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by Darren Held

by Sonnjea Blackwell

Let’s talk about buts. That’s one “t” buts, people. Don’t get all excited; this isn’t that kind of blog.

improv adding information yes, andIn improv, you not only want to agree, you also want to ADD some information of your own. That’s why the rule is “yes, and” and not just “yes.” The thing that happens when you say “but” is you’ve actually subtracted information.

Yeah. Improv = math. Wait till we get to word problems.

The reason that “but” takes information away is because it negates or neutralizes what came before it. Even though you said “yes,” the “but” that follows it cancels out the information you’re saying yes to. It’s not as strong a negative as a flat-out no or denial, but it’s close.

But is also a way of making things okay, which of course you never want to do in improv either. If I say I hate you and you respond with, “But I’m really not that bad. You just don’t understand me,” you’ve sorta neutralized my feelings towards you AND made yourself not so hateable, and in essence you’ve taken information away from the scene. Now we have to find something else. On the other hand, if you respond with, “Arrrghh. I know! I killed your cat!” you’ve added information and we have another building block in our scene.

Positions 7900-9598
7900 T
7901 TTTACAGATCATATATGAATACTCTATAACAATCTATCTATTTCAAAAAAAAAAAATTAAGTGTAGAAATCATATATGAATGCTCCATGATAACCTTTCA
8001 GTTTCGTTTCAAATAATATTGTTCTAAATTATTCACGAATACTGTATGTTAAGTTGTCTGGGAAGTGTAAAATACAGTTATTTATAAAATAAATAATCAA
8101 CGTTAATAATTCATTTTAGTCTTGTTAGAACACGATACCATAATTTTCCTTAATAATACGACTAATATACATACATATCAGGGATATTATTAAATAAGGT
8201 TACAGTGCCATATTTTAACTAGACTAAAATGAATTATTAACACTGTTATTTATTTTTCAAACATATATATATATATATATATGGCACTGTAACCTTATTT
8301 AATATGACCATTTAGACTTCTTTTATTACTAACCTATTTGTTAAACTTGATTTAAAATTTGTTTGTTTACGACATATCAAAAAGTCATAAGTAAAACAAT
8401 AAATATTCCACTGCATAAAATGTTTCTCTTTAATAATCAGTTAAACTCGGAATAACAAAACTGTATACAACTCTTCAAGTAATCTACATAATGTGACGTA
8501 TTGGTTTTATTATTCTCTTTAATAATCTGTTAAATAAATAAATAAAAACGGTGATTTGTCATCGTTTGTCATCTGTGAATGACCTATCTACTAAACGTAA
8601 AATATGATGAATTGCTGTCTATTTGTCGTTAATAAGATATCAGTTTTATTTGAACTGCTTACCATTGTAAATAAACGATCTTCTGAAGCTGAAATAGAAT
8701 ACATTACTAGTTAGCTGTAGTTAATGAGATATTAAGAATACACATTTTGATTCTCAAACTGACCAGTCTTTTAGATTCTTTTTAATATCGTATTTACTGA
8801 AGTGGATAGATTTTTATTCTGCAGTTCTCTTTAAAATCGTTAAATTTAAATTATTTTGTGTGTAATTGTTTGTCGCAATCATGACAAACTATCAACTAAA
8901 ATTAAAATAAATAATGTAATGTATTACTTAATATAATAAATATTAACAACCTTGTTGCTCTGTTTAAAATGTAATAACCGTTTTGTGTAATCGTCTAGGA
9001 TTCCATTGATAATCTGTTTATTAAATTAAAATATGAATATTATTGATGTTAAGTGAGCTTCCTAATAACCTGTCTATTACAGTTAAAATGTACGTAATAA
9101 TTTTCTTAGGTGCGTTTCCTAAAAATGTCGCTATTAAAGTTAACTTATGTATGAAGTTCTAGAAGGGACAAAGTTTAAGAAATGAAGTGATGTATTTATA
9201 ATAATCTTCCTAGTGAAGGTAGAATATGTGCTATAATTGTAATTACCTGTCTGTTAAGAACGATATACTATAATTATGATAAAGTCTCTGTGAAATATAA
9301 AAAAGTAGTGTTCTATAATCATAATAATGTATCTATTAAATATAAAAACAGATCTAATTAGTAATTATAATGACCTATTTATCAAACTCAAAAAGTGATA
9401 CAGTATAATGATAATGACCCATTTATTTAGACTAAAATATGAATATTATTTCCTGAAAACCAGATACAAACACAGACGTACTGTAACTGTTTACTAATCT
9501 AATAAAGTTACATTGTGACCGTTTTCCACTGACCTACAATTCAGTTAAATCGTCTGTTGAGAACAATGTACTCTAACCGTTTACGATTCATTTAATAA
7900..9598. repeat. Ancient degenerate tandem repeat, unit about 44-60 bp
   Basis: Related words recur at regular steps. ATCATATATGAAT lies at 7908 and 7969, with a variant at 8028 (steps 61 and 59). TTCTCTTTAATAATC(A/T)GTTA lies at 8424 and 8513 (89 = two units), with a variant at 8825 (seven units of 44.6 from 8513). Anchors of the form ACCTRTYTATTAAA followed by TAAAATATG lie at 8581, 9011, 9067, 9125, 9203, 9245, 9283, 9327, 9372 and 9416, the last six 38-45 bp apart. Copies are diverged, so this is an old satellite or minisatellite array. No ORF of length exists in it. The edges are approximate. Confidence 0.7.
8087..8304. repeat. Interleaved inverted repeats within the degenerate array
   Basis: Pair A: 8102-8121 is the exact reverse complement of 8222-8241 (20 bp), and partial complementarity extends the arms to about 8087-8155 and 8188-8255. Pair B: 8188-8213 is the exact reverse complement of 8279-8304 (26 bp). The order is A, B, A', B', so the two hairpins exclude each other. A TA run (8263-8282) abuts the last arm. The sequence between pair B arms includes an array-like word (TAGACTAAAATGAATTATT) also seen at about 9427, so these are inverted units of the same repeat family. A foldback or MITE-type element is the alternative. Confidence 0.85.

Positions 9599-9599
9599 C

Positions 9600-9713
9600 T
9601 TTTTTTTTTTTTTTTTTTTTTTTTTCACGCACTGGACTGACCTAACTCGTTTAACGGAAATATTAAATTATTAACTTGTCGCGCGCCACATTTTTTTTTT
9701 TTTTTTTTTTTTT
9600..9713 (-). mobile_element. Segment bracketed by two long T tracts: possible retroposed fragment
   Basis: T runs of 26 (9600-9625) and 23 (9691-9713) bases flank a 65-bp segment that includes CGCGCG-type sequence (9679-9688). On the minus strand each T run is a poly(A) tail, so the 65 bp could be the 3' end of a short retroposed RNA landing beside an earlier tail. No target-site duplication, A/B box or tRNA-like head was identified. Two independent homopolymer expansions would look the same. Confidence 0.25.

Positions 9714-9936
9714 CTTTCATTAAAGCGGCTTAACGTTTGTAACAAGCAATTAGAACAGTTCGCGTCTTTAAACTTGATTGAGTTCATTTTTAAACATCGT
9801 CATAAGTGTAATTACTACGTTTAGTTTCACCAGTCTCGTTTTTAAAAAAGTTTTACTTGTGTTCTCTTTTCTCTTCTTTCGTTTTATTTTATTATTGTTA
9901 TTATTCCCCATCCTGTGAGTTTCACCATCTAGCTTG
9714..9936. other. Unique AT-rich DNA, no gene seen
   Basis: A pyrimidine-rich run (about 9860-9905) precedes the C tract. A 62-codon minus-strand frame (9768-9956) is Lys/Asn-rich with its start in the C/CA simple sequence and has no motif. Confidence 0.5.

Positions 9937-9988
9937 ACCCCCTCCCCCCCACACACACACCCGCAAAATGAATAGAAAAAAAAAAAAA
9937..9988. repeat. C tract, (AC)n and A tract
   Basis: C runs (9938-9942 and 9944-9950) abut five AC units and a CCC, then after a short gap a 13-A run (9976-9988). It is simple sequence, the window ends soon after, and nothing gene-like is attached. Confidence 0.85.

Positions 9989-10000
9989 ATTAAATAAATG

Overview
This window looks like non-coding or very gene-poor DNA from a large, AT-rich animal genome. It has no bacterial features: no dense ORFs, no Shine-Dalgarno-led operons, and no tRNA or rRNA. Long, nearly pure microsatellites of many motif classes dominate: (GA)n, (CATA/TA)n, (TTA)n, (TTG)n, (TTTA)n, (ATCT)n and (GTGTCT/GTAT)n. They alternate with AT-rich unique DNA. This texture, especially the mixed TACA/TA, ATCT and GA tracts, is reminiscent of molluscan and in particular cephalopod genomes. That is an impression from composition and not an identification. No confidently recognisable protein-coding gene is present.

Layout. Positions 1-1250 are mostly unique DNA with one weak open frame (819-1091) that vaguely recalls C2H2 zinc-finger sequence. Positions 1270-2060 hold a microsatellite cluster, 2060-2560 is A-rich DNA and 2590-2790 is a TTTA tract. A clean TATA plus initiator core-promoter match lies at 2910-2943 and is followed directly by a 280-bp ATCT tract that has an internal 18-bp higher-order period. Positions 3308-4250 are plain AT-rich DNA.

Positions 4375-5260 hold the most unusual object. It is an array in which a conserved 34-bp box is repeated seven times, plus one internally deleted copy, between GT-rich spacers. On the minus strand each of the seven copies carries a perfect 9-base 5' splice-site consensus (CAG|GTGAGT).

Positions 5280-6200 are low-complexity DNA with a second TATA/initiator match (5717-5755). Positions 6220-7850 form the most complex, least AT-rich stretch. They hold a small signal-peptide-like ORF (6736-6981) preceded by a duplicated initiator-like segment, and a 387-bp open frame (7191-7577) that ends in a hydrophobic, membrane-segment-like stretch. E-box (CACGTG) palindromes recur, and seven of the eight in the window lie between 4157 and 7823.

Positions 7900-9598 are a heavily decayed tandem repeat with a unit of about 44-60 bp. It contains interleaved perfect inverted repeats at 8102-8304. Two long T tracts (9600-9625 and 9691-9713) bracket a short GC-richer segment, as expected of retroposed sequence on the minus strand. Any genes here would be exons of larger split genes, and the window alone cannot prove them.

So just imagine the word “and” as a + sign, and the word “but” as a – sign. That made everything crystal clear, right?

Yes, and…

Darren Held
About Darren Held
Darren is the CEO and Creative Director of Held2gether, Improv for LIfe. He has been teaching and performing improv for 15 years, and has performed with H2g, the Groundlings, UCB and Second City. He loves Moto, red wine, and Madonna.

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